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Cars are great for trips to the grocery store or getting out of town on a weekend getaway, but they can also be complicated, mysterious, frustrating, time-consuming, and expensive.

Openbay’s goal is to improve the process of getting your car repaired and maintained.

The Cambridge-startup launched its service today and revealed seed funding from Google Ventures, Andreessen Horowitz’s a16z seed fund, Boston Seed Capital, and Stage 1 Ventures.

When you require vehicular service, you enter your need or problem into Openbay’s search and the site will ask you some questions about what you are looking for and your car. Openbay also has an iOS app.

The request gets submitted to the system and Openbay finds a match from its network of local automotive professionals and requesst service on your behalf. As offers come in, you get notified and can compare price, locations, customer ratings, and reviews.

You then choose a provider, book an appointment, get your vehicle serviced, and pay through Openbay.

CEO and cofounder Rob Infantino said this approach reduces costs and makes finding skilled and trustworthy professionals easier.

To me, this process seems a lot more involved than cruising down the street to the auto shop a block away from my house. However I don’t own a car, and acknowledge that others may be more particular when it comes to their beloved wheels.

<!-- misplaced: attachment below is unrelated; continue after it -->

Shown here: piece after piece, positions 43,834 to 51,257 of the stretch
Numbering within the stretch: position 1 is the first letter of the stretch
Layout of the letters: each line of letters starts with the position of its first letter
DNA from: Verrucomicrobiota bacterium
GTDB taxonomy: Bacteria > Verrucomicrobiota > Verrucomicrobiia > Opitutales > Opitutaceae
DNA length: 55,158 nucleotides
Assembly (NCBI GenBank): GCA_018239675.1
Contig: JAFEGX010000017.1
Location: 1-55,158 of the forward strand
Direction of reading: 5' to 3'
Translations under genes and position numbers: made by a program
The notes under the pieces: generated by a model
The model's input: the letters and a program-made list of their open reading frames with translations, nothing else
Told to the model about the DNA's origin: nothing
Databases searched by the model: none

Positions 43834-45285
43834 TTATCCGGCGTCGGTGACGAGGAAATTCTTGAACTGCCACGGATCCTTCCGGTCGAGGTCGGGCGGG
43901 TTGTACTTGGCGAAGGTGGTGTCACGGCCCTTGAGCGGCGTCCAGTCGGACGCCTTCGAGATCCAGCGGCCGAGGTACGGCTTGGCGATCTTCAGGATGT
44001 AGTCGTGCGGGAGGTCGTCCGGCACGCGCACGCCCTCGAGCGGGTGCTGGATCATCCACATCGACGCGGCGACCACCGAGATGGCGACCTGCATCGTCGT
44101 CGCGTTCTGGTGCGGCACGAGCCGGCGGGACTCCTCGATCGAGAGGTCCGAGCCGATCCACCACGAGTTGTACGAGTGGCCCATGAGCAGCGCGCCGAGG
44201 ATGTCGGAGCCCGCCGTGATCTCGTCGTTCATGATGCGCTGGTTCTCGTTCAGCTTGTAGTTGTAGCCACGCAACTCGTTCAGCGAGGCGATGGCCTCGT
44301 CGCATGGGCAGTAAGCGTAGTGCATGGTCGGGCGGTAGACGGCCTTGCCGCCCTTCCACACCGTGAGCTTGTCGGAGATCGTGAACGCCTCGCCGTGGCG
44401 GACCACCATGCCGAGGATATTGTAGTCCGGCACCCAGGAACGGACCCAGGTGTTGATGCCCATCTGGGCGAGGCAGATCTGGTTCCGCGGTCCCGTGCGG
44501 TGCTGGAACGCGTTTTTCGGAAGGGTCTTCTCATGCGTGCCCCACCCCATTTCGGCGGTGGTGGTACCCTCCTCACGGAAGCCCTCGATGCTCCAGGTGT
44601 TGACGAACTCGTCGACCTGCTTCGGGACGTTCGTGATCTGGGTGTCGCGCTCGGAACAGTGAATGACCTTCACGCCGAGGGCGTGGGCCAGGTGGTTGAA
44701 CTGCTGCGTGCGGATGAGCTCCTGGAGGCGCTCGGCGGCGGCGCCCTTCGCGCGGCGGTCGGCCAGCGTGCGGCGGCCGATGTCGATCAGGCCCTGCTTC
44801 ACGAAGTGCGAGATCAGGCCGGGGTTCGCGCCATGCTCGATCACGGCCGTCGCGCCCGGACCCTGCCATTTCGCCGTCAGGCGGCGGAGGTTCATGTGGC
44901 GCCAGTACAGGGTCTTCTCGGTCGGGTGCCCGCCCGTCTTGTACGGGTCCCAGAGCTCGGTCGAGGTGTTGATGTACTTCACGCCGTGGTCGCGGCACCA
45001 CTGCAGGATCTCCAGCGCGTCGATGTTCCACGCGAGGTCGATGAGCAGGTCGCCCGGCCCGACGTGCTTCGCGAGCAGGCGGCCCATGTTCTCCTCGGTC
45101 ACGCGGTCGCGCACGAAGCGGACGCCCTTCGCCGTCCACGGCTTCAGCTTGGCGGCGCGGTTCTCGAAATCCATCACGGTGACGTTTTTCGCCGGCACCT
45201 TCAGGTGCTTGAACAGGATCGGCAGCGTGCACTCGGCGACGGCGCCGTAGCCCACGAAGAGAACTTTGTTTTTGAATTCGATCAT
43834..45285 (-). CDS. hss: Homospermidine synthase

My mother, for example, drives to a mechanic an hour away from her house because she trusts him and his prices are good. Car repairs are ridden with concerns about getting swindled (with price and quality of service), and people with nice cars may not want to visit any old auto shop.

Furthermore it is a highly fragmented market, which makes searching for providers an arduous process.

openbayOpenbay vets and indexes the professionals it works with, and uses competition to get customers a lower price. It also adds the pleasant patina of clean design and an easily navigable interface.

The challenge is building up a marketplace that is strong on both sides Considering the sheer number of auto repair shops around the country, this is time and labor intensive.

Openbay currently has 400 auto service professionals in its database in the Boston metropolitan area, but will have to grow fast before competitors gain a foothold in other markets, and to please investors with its ability to scale.

Openbay also needs to offer a substantially better experience for consumers, if it hopes to lure them away from their current mechanic.

Startups are abounding that take fragmented, offline markets — such as auto repairs — and bundle them nicely together online. This is particularly clear with home services, where you’ve got Handybook, ClubLocal, Homejoy, Exec, Buildzoom, Thumbtack, Porch, Angie’s List and others angling to become the go-to place to find and book cleaning, renovations, etc.

Investors seem to love these types of companies as well and put millions of dollars into them.

Openbay competitor YourMechanic lets users call mechanics to their location, on-demand. This startup participated in Y Combinator, won TechCrunch Disrupt in 2012, and raised $1.8 million from SV Angel, Yuri Milner, Andreessen Horowitz, Crunchfund, and others.

There is nothing too innovative or mind-blowing about Openbay, but a simple case of startup using technology to improve a process that’s been a pain for over 100 years.


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